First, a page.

Meanwhile, the scientists have for the first time detected a failure of the Earth's natural ability to absorb man-made carbon dioxide released into the air.
They found significant evidence that more man-made CO2 is staying in the atmosphere to exacerbate the greenhouse effect because the natural "carbon sinks" that have absorbed it over previous decades on land and sea are beginning to fail, possibly as a result of rising global temperatures.
The amount of CO2 that has remained in the atmosphere as a result has increased from about 40 per cent in 1990 to 45 per cent in 2008. This suggests that the sinks are beginning to fail, they said.
Professor Le Quéré emphasised that there are still many uncertainties over carbon sinks, such as the ability of the oceans to absorb dissolved CO2, but all the evidence suggests that there is now a cycle of "positive feedbacks", whereby rising carbon dioxide emissions are leading to rising temperatures and a corresponding rise in carbon dioxide in the atmosphere.
"Our understanding at the moment in the computer models we have used – and they are state of the art – suggests that carbon-cycle climate feedback has already kicked in," she said.
"These models, if you project them on into the century, show quite large feedbacks, with climate amplifying global warming by between 5 per cent and 30 per cent. There are still large uncertainties, but this is carbon-cycle climate feedback that has already started," she said.
The study also found that, for the first time since the 1960s, the burning of coal has overtaken the burning of oil as the major source of carbon-dioxide emissions produced by fossil fuels.
Much of this coal was burned by China in producing goods sold to the West – the scientists estimate that 45 per cent of Chinese emissions resulted from making products traded overseas.
It is clear that China, having overtaken the US as the world's biggest carbon emitter, must be central to any new climate deal, and so the communiqué from the Chinese and US leaders issued yesterday was widely seized on as a sign that progress may be possible in the Danish capital next month.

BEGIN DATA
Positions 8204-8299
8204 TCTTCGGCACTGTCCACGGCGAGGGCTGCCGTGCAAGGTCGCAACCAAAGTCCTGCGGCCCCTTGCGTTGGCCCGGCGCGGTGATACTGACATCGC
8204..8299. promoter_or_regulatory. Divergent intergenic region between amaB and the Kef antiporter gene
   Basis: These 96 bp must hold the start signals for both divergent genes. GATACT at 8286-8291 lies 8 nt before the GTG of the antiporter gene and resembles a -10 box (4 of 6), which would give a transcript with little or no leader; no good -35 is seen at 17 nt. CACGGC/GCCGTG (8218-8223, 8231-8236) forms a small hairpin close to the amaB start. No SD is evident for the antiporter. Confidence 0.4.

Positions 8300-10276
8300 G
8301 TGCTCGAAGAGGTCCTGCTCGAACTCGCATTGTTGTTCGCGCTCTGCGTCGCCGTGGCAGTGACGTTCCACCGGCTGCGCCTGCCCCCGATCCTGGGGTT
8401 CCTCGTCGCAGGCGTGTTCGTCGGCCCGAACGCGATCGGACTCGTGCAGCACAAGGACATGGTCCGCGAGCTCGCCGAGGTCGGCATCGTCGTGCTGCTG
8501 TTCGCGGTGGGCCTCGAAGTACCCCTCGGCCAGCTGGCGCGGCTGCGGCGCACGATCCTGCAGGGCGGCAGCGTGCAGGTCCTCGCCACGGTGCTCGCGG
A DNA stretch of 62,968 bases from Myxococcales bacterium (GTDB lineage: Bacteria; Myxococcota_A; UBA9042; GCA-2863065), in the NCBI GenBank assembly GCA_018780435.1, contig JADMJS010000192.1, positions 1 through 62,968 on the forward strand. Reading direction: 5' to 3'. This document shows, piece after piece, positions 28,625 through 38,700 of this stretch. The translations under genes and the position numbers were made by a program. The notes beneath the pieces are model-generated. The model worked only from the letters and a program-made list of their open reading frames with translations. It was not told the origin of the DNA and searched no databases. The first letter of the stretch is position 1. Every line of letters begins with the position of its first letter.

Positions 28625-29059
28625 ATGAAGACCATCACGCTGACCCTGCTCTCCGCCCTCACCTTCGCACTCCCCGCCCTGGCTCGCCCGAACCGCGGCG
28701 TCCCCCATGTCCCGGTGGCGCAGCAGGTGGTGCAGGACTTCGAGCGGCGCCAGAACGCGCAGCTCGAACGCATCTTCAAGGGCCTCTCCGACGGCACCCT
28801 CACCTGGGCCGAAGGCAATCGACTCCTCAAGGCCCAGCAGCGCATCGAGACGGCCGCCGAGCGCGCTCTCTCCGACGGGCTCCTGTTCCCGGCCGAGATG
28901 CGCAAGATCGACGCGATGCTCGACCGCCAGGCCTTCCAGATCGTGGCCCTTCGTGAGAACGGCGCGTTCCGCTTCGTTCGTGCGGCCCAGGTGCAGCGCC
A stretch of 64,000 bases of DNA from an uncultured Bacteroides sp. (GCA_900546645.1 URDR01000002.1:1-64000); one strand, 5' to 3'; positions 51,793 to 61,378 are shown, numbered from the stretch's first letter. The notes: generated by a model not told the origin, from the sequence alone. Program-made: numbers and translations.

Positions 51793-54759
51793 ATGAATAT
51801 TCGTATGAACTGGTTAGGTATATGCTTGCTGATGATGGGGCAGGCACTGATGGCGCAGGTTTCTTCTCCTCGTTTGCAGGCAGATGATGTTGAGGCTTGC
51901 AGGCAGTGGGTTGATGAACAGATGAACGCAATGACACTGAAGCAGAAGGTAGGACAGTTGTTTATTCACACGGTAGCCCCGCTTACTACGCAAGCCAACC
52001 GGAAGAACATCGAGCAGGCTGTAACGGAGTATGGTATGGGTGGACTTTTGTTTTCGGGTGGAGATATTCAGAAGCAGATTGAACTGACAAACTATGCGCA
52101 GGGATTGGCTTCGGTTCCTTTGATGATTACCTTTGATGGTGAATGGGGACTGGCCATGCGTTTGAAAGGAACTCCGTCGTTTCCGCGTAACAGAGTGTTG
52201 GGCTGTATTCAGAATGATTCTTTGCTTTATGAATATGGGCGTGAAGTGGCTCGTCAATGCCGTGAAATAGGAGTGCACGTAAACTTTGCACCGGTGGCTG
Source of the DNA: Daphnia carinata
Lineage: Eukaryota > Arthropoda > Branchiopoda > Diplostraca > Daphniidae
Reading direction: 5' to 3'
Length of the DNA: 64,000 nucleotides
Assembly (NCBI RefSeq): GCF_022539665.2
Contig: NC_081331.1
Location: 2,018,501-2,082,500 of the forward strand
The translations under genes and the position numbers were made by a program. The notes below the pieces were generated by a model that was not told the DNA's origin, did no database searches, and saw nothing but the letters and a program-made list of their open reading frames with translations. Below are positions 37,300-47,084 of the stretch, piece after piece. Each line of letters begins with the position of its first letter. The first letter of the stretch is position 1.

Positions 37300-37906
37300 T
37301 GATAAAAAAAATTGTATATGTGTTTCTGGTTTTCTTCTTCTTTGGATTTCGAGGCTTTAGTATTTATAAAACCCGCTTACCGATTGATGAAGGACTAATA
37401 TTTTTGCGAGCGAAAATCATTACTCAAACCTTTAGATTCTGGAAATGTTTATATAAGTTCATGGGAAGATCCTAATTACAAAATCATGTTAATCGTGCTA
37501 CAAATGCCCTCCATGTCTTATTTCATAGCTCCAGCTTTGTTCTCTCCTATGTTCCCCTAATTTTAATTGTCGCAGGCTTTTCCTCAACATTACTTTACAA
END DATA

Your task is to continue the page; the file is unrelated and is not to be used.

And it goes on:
Presidents Hu and Obama specifically said an accord should include emission-reduction targets for rich nations, and a declaration of action plans to ease greenhouse-gas emissions in developing countries – key elements in any deal.
6C rise: The consequences
If two degrees is generally accepted as the threshold of dangerous climate change, it is clear that a rise of six degrees in global average temperatures must be very dangerous indeed, writes Michael McCarthy. Just how dangerous was signalled in 2007 by the science writer Mark Lynas, who combed all the available scientific research to construct a picture of a world with temperatures three times higher than the danger limit.
His verdict was that a rise in temperatures of this magnitude "would catapult the planet into an extreme greenhouse state not seen for nearly 100 million years, when dinosaurs grazed on polar rainforests and deserts reached into the heart of Europe".
He said: "It would cause a mass extinction of almost all life and probably reduce humanity to a few struggling groups of embattled survivors clinging to life near the poles."
Very few species could adapt in time to the abruptness of the transition, he suggested. "With the tropics too hot to grow crops, and the sub-tropics too dry, billions of people would find themselves in areas of the planet which are essentially uninhabitable. This would probably even include southern Europe, as the Sahara desert crosses the Mediterranean.
"As the ice-caps melt, hundreds of millions will also be forced to move inland due to rapidly-rising seas. As world food supplies crash, the higher mid-latitude and sub-polar regions would become fiercely-contested refuges.
"The British Isles, indeed, might become one of the most desirable pieces of real estate on the planet. But, with a couple of billion people knocking on our door, things might quickly turn rather ugly."Reuse content